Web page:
Donald Barthelme, Postmodernist American Writerby Michael Thomas Hudgens
Adding to studies on Barthelemes' experimental fiction which consists of four novels and some 100 short stories, Hudgens (philosophy and literature, South Dakota School of Mines and Technology) explains why he views the regular contributor to the New Yorker until 1989 as more of a latter-day modernist than postmodernist. He discusses "On Angels" (from 60 Stories, 1993) as a meditation on the loss of a center and search for a "new principle" in contemporary consciousness; parallels between "Paradise" and Joyce's Finnegan's Wake; Snow White (1967), his first novel, influenced by the visual arts; The Dead Father (1986), his best novel per the critics; and mellower later works. The bibliography includes picture- text collaborations and interviews. Hudgens has also published short fiction.
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Review of Michael Hudgens¿ Donald Barthleme: Postmodern American Writer By Roger E. Dendinger, Ph.D. Comparing writers to visual artists, William S. Burroughs once said that writing is fifty years behind painting. From a Burroughsian perspective, painters successfully deal with technological change and resulting cultural stresses because they work outside the straightjacket of language. With mere words as the base material of their art, writers face constraints of linear narrative and logical representation unknown to painters. (Tom Wolfe¿s The Painted Word describes the dilemma of abstract and conceptual artists who rely on textual explanation and commentary.) As Michael Hudgens makes clear in Donald Barthleme: Postmodernist American Writer, Barthelme¿s achievement in overcoming the ¿backwardness¿ of writing was won in the aesthetic battleground over the nature of narrative and representation. Hudgens explicates two of Barthelme¿s best known novels, The Dead Father and Snow White, and the short story, ¿Paraguay,¿ a work considered emblematic of literary postmodernism by both sides in this debate - by critics who scorn postmodernism as chaotic or willfully difficult and by those sympathetic to the need for exploring heterogeneous forms of expression. The nature of cultural postmodernism is a significant sub-theme of the study, and here Hudgens makes a valuable contribution to the theoretical standoff between postmodernism and its critics. He identifies elements of Barthelme¿s work that contrast starkly with tenets of high modernist criticism, explicating them in the context of Barthelme¿s stated goals as a writer. In a key chapter, he traces Barthelme¿s development of the technical innovations of Joyce and makes a convincing case for viewing Joyce¿s experimental works as a Rosetta stone for deciphering Barthelme and, by extension, other postmodernists. Rather than diving into the theoretical debate over postmodernism (a profitless undertaking at best), Hudgens uses the outlines of the debate as a frame for explication. He avoids the semantic hairsplitting of language philosophy and the willful obscurantism of much post-structural cultural criticism, focusing instead on the bedrock material of traditional literary scholarship ¿ the artist¿s own words and works. An example of Hudgens¿ method is his reference to Barthelme¿s interest in architectural theory, where the debate between modernists and postmodernists has produced manifestos on both sides. Barthleme¿s interest in architecture was both personal - his father was an architect ¿ and philosophical. He found a corollary to his own linguistic pioneering in the contemporary theoretical struggle within architecture, a struggle pitting practitioners of established formal approaches against innovators seeking new expressive possibilities. Much as ¿po-mo architects¿ seek alternatives to the inherited language of 20th century architecture, Barthelme sought new ways of expressing his own brand of literary realism. As in other manifestations of post-modernism, the defining feature of postmodern architecture is, in the words of Fredrick Jameson, the ¿effacement of the frontier between high culture and so-called mass or commercial culture.¿ High modernism in architecture is associated with Utopianism, elitistism, and authoritarianism and is credited with destroying the urban fabric of traditional neighborhoods by transplanting Utopian structures and plans into the context of pre-modern cities. Le Corbusier¿s statement that ¿architecture has for its first duty¿bringing about a revision of values¿ may be seen as the ultimate expression of high modernist values in the realms of architecture and city planning. This magisterial view is countered by one of Bartheleme¿s artistic touchstones, the architect and critic, Robert Venturi, whose postmodernism presents itself as a brand of architectural populism. Venturi¿s Learn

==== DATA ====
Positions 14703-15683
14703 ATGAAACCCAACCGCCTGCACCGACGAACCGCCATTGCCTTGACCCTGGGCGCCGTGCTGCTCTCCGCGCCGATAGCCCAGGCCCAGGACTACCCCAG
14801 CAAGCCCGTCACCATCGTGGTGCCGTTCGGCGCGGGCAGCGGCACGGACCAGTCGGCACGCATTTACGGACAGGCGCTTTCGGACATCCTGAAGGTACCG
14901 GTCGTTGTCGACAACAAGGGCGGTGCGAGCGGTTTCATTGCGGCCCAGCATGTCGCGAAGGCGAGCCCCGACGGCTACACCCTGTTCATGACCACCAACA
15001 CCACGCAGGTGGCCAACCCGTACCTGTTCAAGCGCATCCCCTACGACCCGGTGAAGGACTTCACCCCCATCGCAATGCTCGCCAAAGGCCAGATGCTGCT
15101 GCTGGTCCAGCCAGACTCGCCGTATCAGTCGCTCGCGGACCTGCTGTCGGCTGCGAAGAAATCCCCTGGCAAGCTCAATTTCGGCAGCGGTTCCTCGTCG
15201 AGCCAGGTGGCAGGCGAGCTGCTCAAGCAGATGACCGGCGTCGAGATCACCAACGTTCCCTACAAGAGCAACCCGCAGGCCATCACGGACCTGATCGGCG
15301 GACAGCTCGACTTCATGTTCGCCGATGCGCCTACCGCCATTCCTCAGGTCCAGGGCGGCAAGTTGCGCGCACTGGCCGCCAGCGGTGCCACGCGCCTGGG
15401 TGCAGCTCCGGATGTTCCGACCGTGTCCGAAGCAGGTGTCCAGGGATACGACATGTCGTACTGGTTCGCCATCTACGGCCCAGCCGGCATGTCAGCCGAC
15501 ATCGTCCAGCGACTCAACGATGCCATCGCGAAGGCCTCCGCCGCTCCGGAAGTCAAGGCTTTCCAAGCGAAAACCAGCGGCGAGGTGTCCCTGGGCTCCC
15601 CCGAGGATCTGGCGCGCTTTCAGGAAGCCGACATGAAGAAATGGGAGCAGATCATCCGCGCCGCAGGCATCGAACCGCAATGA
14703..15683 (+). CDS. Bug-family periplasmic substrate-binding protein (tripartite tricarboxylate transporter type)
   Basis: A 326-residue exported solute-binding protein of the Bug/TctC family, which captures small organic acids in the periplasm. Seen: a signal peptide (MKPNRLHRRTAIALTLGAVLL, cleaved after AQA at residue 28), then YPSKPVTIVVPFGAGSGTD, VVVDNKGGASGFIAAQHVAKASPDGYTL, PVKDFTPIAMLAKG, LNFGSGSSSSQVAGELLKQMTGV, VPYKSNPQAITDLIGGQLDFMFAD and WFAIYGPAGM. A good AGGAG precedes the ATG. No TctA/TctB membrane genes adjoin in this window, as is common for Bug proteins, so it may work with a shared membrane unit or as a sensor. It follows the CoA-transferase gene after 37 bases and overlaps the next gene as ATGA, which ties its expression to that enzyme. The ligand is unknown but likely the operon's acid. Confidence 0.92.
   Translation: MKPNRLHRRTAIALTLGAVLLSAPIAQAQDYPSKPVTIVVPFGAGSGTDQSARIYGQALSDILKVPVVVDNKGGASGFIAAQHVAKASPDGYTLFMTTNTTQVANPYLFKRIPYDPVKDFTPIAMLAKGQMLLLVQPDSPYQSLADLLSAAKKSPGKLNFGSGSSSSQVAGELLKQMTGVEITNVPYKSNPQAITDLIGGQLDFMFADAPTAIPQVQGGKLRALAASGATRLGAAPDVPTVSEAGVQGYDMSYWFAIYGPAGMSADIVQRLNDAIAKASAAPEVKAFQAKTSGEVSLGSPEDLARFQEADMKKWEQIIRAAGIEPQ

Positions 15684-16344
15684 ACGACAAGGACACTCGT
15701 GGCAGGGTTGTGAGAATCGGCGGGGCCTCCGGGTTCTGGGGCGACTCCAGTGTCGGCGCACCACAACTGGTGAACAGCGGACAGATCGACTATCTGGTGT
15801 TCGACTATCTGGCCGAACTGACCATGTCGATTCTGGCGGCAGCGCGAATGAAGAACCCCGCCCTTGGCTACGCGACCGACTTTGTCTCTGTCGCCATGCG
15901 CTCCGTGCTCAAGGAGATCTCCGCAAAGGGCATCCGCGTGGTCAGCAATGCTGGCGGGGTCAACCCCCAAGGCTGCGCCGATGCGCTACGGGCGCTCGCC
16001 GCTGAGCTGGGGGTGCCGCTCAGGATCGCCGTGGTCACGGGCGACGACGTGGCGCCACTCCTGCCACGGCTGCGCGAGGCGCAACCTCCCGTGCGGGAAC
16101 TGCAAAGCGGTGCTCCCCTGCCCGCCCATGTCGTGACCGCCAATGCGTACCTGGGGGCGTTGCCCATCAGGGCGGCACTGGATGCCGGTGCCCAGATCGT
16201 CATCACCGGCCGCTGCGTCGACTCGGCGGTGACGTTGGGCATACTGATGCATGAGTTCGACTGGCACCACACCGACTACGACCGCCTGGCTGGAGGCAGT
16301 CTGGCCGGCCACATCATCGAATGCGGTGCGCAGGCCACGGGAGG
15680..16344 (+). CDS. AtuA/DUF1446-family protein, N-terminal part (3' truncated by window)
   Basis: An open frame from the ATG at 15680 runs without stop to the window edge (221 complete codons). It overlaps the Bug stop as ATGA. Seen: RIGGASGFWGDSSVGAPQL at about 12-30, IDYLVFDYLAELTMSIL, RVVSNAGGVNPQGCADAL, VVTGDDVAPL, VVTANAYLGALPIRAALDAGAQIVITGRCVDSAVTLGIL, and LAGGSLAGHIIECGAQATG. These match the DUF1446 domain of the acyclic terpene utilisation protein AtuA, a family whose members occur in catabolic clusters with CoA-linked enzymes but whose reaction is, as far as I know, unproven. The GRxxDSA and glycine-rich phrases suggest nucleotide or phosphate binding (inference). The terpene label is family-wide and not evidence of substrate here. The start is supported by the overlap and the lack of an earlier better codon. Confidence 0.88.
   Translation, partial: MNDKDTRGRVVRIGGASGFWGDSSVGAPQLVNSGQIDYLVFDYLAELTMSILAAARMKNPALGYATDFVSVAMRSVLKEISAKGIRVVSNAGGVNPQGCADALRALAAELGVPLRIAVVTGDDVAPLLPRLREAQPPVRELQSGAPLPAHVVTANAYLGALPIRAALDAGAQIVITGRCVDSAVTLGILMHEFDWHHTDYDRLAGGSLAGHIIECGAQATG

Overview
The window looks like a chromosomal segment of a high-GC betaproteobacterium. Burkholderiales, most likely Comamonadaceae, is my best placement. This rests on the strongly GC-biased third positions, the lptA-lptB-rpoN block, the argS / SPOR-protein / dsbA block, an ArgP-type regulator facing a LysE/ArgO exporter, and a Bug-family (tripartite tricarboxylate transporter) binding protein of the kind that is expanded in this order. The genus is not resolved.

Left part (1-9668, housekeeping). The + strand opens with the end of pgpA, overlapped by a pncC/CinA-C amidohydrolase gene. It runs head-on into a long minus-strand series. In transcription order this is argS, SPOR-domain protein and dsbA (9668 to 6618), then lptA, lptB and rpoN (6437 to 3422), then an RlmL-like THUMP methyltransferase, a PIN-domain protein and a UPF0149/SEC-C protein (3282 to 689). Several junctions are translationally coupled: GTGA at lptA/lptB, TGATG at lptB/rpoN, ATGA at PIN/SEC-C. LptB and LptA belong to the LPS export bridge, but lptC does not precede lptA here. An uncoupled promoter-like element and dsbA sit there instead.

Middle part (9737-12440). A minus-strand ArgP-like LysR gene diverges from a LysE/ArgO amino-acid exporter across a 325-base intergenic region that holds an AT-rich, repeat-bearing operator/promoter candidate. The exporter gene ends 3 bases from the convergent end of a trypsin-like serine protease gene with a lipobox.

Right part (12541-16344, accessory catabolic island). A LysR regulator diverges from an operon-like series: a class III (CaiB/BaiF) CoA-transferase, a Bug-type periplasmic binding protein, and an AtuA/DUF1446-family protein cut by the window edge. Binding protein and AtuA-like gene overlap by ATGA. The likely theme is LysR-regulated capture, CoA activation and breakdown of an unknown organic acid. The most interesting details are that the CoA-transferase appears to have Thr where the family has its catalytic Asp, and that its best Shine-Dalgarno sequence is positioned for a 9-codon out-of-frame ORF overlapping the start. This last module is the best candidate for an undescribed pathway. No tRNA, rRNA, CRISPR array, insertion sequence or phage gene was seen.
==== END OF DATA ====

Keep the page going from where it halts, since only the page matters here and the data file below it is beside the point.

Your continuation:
By John J. Dunn, Ph.D. Dr. Michael Hudgens has written a scholarly and provocative book on Donald Barthelme and his position in the cultural phenomenon called Postmodernism. He has succeeded very well in analyzing Barthelme¿s often difficult fiction and relating it to other significant examples of Postmodernism in literature and art. For example, his analysis of the innovative story ¿On Angels¿ is unusually perceptive. It reveals how Barthelme tries to come to terms with traditional theology in an age which often questions the existence of God. Obviously, Barthelme has been strongly influenced by his Catholic background, particularly Thomism (the five ¿proofs¿ for the existence of God, etc.). Hudgens comments cogently on both the wit and the experimental technique of this startling story. Calling The Dead Father Barthelme¿s best novel, he provides a detailed exegesis of this brilliant, complex work¿a haunting fictional examination of the ambiguities which drive family relationships. In this chapter, Hudgens authenticates the accuracy of the author¿s assertion that he sought ¿a meditation upon external reality¿ in his fiction. Besides providing clear and explicit analyses of Barthelme¿s novels and short stories, Hudgens traces the similarities between this fiction and other works associated with Modernism and Postmodernism. He reveals, for instance, a deep understanding of James Joyce and his many-faceted contributions to Twentieth Century literature. His tudy of ¿The Dead¿ constitutes perhaps the most powerful and insightful segment of his book. He is also obviously a member of that distinguished minority of literary scholars who actually understand Finnegans Wake. . . . Hudgens expertly refutes many of the broader criticisms of Postmodernism contained in John Gardner¿s On Moral Fiction (1978). He is fair-minded and judicious in his response to this controversial work, but he makes a convincing case that Gardner grossly underestimates the seriousness and substantiality of much Postmodernist literature and art. Aside from its honest and meticulous scholarship, Donald Barthelme: Postmodernist American Writer is unusually readable for a scholarly tom of this sort. Quotations are carefully selected and are integrated smoothly into the text. Hudgens¿ style is lucid, often even elegant and witty. He manages to avoid the tortured syntax and overly cerebral vocabulary of many learned works of criticism. Furthermore, he is never afraid to use humor or irony when a lighter note is appropriate. Donald Barthelme: Postmodernism American Writer is a major critical study of an increasingly respected fiction writer. It will be a valued addition to the growing body of scholarship surrounding Barthelme¿s writing and its position in the Postmodernist movement.